Award Nominations 2017

This past year was a huge one productively for me. Being part of (several!) teams of creatives & game producers has borne amazing fruit: 9 award nominations for games I designed, published or contributed to. 

Romance Trilogy (published by Black & Green Games)

Award Nomination: Diana Jones Award - Excellence in Gaming

From the DJA Committee: Though a staple element of the stories we base our narratives on, romantic interaction was neglected in roleplaying practice—until Emily Care Boss trained her sights on this longstanding gap. Starting in 2005, her indie-format games Breaking the Ice,Shooting the Moon and Under the Skin earned acclaim, built a dedicated play community and blazed a trail for other designers. 2016’s publication of the gorgeous, much expanded valedictory collection, The Romance Trilogy, acts as both a mission statement and a platform to further explore the implications of the original three games. Its publication gives the committee the opportunity to recognize Emily’s enormous contribution to tabletop roleplaying.

Completed in summer of 2016, the Romance Trilogy, this is a compendium of my three romance themed analog role playing games along with commentary, indices and over 30 hacks and modifications of the games (including several stand-alone "Companion Games" inspired the original trio). Producing the Romance Trilogy was made possible supporters of my Patreon campaign. So many thanks to them! 

The first game Breaking the Ice debuted at GenCon in 2005. I was just a wee nub of a game designer then, this was my first game. This 2-person dating rom-com game was received well, 1st runner up to Polaris as the Indie RPG Most Innovative Game of the Year. The 2- or 3-player love triangle game  Shooting the Moon came out in 2006. Then the final game in the trio: my first larp, the Jeepform inspired Under My Skin in 2008. Under my Skin received the audience choice Otto award at the Danish convention, Fastaval.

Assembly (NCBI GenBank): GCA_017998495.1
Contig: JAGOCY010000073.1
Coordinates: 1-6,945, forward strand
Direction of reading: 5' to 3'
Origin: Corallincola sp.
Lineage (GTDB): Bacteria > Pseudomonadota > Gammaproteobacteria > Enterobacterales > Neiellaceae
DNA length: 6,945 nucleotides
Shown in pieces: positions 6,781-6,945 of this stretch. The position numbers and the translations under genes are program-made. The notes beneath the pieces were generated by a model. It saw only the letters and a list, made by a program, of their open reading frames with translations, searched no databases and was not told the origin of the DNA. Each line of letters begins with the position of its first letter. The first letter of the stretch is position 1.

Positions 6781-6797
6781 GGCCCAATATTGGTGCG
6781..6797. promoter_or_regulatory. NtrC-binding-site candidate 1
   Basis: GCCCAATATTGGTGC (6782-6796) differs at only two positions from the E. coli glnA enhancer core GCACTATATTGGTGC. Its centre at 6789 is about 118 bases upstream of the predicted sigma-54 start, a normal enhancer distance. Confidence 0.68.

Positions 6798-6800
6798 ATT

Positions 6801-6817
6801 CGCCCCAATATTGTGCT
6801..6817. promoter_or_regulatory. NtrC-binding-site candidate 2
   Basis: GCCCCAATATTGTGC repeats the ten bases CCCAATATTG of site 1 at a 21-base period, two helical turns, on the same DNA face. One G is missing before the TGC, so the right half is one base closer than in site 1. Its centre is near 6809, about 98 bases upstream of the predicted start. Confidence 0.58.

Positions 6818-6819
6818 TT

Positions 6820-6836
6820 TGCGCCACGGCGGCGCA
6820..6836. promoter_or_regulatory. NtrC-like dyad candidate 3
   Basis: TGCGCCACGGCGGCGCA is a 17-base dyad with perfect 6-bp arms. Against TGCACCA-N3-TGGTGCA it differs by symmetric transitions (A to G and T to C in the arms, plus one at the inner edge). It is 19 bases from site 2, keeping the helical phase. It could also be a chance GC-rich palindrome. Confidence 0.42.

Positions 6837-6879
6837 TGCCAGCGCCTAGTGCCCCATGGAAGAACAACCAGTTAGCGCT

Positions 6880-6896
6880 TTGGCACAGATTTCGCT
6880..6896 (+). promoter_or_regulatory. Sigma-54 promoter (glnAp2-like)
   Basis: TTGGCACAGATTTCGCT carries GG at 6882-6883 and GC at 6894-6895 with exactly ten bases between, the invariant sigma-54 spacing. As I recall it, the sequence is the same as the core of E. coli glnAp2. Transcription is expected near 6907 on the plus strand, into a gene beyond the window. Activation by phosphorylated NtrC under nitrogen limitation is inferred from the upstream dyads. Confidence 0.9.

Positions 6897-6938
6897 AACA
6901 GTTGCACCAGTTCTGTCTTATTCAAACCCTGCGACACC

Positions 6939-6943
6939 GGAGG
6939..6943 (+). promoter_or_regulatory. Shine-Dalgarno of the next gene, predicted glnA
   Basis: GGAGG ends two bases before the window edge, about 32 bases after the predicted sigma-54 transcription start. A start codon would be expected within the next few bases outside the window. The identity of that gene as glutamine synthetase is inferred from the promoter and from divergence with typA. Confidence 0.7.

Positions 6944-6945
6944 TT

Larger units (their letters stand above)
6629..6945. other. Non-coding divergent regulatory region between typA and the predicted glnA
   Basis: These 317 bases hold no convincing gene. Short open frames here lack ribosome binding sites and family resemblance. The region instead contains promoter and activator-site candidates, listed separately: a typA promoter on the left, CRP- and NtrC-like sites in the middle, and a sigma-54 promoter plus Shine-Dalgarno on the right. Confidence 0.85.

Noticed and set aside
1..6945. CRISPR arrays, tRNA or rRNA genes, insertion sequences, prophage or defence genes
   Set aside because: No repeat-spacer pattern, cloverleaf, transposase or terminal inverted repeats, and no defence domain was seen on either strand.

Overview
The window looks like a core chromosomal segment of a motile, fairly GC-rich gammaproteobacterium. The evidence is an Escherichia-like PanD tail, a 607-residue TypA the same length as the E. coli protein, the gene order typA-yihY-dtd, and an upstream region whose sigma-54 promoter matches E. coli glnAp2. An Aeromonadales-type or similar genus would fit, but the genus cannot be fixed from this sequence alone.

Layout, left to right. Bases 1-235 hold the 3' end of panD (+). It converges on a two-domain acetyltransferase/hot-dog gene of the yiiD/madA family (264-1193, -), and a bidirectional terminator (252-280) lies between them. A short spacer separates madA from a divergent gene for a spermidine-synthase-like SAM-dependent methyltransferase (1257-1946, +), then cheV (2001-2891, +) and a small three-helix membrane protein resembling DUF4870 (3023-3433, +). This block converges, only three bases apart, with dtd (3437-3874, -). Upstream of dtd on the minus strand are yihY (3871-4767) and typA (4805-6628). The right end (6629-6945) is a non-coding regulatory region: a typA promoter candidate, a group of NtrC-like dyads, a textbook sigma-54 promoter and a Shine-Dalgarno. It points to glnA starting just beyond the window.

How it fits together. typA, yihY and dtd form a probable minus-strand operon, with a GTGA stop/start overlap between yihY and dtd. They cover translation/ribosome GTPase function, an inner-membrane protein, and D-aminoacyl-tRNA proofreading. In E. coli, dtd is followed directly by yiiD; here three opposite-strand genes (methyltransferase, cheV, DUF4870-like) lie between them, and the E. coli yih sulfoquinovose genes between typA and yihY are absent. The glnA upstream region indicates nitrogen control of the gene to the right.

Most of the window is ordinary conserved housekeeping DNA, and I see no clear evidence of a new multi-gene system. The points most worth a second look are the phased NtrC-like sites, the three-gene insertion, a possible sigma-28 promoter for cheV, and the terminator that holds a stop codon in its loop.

Bubblegumshoe (published by Evil Hat Productions)


Award Nominations:

ENnie Awards: Best Family Game, Best Game, Best Rules, Product of the Year

Getting to work on Bubblegumshoe with Kenneth Hite and Lisa Steele was a dream team. With layout by Tiara Lynn Agreste, art direction by Jessica Banks and Tiara, Editing by Ken and Amanda Valentine, production management by Sean Nittner, Fred Hicks and many more talented contributors. In addition we were able to tap the fantastic writing talents of James Mendez Hodes, Kat Jones, Shoshana Kessock, Kevin Kulp, Kira Magrann, and Brie Sheldon. 

This game, using Robin D. Laws' GUMSHOE SYSTEM, has teen sleuths work together to solve mysteries confronting their peers with a little help from their friends (and mentors!). Since the game was meant to lean on social interactions and relationship--reducing the need and emphasis on violence in this teen milieu--that was a reason I was invited on the team. It was a pleasure to be part of making this sweet, thoughtful game come into being, and I'm proud of the work we did on making it include broad representation in terms of gender, race and class. 

The Book of Changing Years (Published by Pelgrane Press)

Award Nominations: